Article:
To date, this highly influential stakeholder has had very little to say.


The fierce and fascinating struggle underway in the American states over legal services reform brings to the table a large collection of interest groups.  These groups include law firms, legal aid organizations, entrepreneurs who might benefit financially from the liberalization of entry rules, and of course the gatekeeper entities, including state bar authorities and the state supreme courts, whose decisions are crucial to the evolution and shape of reform.  See Posts 239 (beginning of a four-part series on serious challenges of bar federalism).

The identity of these specific groups may differ from state to state, as the legal ecosystem has contours often tailored to a particular state’s history and objectives, but the configuration of stakeholders has some rather common elements.

What remains somewhat opaque in this robust and interconnected battle over the reform of legal services is the voice of legal educators and the law schools.  These are, after all, the places in which future lawyers are educated and professional values are instilled.  It is had to imagine a more fertile and opportune time to discuss the ambitions and philosophies of this next generation of legal professionals.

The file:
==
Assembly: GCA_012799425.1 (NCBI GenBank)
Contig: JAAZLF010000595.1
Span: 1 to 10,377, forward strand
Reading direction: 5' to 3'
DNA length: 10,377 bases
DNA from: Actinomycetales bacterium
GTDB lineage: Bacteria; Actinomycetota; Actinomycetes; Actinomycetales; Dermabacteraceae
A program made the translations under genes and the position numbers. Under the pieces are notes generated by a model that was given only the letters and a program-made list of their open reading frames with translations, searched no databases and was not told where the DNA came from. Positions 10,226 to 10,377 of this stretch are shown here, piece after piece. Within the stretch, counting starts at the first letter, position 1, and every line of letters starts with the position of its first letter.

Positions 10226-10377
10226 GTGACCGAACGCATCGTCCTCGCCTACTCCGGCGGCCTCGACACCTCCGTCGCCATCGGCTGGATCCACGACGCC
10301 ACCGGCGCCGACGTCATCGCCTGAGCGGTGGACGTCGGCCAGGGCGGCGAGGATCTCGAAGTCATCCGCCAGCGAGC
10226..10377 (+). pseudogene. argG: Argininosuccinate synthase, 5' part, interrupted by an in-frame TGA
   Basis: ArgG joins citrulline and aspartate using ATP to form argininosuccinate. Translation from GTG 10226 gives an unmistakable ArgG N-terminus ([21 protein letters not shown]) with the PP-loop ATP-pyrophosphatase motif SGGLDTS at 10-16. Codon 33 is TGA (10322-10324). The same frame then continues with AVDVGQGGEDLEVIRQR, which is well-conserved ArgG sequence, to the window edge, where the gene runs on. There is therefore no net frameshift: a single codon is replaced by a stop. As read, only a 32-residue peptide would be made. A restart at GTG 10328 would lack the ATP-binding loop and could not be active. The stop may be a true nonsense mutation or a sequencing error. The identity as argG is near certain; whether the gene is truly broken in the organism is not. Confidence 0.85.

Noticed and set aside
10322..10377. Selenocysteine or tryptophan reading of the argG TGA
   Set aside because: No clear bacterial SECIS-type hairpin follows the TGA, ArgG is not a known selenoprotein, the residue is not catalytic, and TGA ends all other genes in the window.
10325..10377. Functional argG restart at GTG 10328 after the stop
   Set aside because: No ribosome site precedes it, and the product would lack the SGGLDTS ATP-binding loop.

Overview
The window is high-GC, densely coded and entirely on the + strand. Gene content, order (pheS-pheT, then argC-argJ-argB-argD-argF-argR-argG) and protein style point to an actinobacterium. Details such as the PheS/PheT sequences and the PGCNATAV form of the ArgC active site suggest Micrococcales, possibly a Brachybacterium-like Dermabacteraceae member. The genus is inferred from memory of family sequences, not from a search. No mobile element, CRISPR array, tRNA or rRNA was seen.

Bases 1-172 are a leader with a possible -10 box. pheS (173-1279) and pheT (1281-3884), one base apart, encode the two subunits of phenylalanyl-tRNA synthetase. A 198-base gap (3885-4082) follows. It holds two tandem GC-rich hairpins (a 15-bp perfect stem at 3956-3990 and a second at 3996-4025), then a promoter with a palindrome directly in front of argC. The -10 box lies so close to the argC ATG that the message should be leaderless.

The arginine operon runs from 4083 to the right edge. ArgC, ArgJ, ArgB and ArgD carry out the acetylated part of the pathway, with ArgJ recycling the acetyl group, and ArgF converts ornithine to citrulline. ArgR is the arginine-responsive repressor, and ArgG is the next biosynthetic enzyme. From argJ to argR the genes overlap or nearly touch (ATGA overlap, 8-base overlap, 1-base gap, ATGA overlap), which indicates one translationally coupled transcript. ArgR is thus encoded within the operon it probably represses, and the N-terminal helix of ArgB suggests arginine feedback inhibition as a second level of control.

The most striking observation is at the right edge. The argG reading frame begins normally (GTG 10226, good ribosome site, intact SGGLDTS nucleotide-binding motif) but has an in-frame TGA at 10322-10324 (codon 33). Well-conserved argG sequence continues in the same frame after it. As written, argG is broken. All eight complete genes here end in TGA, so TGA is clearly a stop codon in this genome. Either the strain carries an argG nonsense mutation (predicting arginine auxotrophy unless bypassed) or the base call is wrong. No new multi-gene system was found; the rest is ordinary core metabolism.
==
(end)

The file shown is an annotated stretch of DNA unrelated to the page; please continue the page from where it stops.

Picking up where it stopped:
Continue Reading Legal education as a key stakeholder in legal services reform (276)

Photo by Randy Fath on Unsplash

A prescription for a wicked problem.


Parts I ( 239), II (240), and III  (245) of this series have canvassed the matter of balkanized legal services regulation.  While not a comprehensive review of all dimensions of this large, complex system, I have drilled down to some of the examples of this phenomenon. And, in Part I and, especially, in Part III, I describe some of the regulatory pathologies that emerge from a system that is configured in such a balkanized way, pathologies that are problematic from a consumer welfare perspective but are deeply entrenched.
Continue Reading Our Bar Federalism, Part IV (246)


Maybe. And if so, it would an improvement over what working and middle-class people can afford now.


Most lawyers have probably seen by now the announcement that Arizona has become the first state to permit law firms to have owners that are not lawyers.  See, e.g., Bob Ambrogi, “Arizona Is First State To Eliminate Ban On Nonlawyer Ownership Of Law Firms,” Lawsites, Aug. 31, 2020.  While much of the early commentary has focused on whether this will permit the Big Four accounting firms to encroach further into the lawyers’ protected realm of practice, this new rule is a big deal for the little guy.
Continue Reading “Everyday Low Price” for Legal Services in Arizona? (198)


The Jim Sandman approach shows the most promise.


“The profession has a responsibility to assure that its regulations are conceived in the public interest and not in furtherance of parochial or self-interested concerns of the bar.”  This above sentence comes from ¶12 of the Preamble of the Rules of Professional Conduct.

As states increasingly